Well, let's say entry has been achieved. Now, finding the seats. Maybe this will go smoother. Once seated, I guess it's okay to turn off the phone, except someone has just showed up and you are sitting in their seats. Accidents happen, no malice intended. What to do? Better boot up the phone, have to get back to those PDFs, but that darn phone takes thirty seconds to a minute to spring to life.

The show is about to start, just as the glow from your phone radiates brightly. You sat in the wrong row, so sorry, so now it's off to the right seats. The lights have dimmed but your very bright flashlight, I mean phone, is lighting the way for you, and unfortunately for everyone else too.

Well, the show has started, you only missed a bit, and those around you may be getting over their hatred of you, and thank goodness. These tickets cost anywhere from $150.00 to $250.00, and who can blame anyone for becoming aggravated at a smartphone slinging theatergoer for disrupting their enjoyment of the show? That's when your phone starts loudly vibrating, damn!, you thought you silenced it.! Ignore the death stares from the other audience members, don't look them in the eye.

Intermission! A great first act, but now it's time to turn on the phone again and check email, tweet to your followers, take a few "illegal" photos and use the theater provided free wifi,which also enables the producers and theater owners to collect marketing info. Uh oh, your wife or husband has gone to the bathroom, but they don't have a copy of their ticket, it's still only on your phone. Hmm, hopefully they'll find their way back, but there's no choice, when you gotta go, you gotta go. If you get split up, you can always meet up after the show is over. Yes, it's your anniversary, but you can't talk during the show anyway, right? That's what the guy in the box office told you when you asked about better seats that were singles, right?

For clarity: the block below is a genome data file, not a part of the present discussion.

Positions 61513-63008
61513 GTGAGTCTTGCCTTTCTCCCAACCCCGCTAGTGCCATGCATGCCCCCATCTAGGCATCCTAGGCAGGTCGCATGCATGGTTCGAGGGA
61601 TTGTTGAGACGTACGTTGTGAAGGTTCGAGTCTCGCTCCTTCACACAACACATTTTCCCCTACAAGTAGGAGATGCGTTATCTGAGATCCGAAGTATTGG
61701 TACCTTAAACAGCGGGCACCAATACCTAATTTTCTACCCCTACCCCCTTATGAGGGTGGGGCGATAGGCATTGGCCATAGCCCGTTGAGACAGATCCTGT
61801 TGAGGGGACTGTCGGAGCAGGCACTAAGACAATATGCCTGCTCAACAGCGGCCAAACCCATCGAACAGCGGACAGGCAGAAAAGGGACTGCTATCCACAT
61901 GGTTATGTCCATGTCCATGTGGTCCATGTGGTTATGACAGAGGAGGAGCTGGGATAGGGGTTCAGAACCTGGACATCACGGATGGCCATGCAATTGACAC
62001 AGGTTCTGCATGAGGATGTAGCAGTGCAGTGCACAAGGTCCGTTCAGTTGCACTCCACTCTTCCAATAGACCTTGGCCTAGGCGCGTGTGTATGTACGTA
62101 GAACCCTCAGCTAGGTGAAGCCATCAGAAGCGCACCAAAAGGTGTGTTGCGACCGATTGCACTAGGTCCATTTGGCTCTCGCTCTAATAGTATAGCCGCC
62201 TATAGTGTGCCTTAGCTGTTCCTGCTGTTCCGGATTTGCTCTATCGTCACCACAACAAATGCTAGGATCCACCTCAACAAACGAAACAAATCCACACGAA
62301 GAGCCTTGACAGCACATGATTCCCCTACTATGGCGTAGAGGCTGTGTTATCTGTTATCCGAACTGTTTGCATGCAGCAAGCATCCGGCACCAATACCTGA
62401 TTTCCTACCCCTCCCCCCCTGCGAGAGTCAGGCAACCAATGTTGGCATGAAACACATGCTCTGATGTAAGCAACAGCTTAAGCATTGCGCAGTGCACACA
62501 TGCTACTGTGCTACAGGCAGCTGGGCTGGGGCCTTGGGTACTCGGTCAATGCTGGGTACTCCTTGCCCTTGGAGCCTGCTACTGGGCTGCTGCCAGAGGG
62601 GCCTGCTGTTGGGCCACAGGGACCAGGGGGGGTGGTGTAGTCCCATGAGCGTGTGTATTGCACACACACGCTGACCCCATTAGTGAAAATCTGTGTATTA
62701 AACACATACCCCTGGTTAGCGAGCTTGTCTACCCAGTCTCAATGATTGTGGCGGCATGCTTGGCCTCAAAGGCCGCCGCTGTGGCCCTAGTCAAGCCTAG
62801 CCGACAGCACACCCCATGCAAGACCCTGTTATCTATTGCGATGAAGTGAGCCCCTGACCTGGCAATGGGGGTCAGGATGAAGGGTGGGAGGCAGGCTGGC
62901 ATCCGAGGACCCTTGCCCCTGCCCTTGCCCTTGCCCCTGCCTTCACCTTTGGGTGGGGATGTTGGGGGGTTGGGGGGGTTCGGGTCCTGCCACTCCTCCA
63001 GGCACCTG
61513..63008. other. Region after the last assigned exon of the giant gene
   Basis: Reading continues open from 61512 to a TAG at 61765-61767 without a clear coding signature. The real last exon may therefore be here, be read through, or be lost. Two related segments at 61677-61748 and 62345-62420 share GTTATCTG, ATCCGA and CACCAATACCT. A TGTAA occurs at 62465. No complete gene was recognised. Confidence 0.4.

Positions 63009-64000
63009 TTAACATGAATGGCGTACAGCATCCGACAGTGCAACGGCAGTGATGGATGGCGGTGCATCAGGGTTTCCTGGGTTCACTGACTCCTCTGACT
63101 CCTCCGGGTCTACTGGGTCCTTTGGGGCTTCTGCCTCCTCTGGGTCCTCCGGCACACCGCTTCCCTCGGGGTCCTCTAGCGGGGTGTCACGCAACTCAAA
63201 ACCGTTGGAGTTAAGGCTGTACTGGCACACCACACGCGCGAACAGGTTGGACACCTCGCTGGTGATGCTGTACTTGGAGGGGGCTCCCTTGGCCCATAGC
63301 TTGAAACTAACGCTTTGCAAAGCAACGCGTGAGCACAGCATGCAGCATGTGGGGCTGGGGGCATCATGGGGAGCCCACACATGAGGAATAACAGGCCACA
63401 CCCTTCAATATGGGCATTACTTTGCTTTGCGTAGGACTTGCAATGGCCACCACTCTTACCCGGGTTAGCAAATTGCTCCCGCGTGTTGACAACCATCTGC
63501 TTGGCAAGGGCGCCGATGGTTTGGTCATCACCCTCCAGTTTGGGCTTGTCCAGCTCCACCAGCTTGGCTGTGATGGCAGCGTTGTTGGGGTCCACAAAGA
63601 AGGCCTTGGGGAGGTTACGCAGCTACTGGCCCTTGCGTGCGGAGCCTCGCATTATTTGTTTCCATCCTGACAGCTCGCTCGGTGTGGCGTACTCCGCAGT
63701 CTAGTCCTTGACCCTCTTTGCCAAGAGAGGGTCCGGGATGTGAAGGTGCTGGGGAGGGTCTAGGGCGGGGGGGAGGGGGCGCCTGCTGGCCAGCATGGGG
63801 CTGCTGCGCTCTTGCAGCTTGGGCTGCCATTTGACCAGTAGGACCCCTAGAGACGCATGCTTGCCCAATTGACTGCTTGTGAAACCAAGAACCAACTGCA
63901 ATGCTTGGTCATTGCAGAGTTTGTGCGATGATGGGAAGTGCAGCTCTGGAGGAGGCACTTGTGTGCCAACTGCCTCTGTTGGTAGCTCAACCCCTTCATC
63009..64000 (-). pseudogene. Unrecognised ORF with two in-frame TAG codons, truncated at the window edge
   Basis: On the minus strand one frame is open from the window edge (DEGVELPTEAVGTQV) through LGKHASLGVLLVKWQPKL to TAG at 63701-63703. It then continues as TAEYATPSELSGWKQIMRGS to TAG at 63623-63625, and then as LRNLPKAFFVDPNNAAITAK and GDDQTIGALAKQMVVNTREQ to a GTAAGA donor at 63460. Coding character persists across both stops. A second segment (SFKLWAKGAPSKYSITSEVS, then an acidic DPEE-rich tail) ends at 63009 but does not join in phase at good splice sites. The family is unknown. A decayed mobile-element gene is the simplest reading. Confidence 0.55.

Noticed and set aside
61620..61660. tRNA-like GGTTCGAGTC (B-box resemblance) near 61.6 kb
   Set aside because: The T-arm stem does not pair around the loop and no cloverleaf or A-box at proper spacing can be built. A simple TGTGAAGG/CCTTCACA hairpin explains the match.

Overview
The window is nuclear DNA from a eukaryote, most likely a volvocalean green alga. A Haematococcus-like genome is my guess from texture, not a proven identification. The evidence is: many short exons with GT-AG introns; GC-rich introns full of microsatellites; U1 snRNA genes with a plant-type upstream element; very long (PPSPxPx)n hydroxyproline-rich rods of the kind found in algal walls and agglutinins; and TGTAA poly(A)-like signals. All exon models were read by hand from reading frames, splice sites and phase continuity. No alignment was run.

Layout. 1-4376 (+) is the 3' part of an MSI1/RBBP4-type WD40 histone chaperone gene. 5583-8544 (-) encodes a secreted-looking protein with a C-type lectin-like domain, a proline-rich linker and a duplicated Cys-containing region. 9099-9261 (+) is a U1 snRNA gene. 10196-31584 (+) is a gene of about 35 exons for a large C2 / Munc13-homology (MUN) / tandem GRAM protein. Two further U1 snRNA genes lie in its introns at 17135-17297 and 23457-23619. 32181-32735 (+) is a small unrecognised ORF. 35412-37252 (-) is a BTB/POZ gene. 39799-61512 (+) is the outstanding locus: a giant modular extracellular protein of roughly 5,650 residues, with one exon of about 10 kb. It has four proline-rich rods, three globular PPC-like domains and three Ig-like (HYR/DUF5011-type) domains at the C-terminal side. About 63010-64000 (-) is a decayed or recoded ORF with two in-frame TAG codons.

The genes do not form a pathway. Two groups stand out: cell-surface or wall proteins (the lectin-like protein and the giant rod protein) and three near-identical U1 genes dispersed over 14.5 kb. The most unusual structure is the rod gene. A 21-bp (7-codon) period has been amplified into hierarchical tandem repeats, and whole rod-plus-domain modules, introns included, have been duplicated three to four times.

Oh the phone's battery is running out. You went to the bar to get a drink, and now the phone just blinked off and you have no access to your tickets at all! You get back to where you think your seats are, but someones sitting there! How can you prove that they are in your seats?? No juice, no way. As the lights dim for the second act, on your anniversary, you have no idea where your wife or kids are, and you know that like you, they will be freaking out wondering where you are, and what in the world is going on?

You make a desperate appeal for help from an usher who directs you to the house manager. All that can be done is that you can sit in a partial view seat, because the second act is well underway, and it doesn't matter that you've paid over $1000.00 for your tickets, this is your only remaining option.


Now, you may think that this particular scenario may be somewhat atypical. I will tell you right now, don't be so sure. Much of this happens already, but with scanning directly off of smartphones, there is no doubt that situations like this will become dishearteningly more common.

You may wonder, what happens when, for whatever reason, the ticket scanning system were to malfunction? What happens then?

Well, the tickets are torn in half and the stubs are sent to be counted and stored over the course of the next day.

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1 comment:

  1. You seem to have entirely too much time on your hands.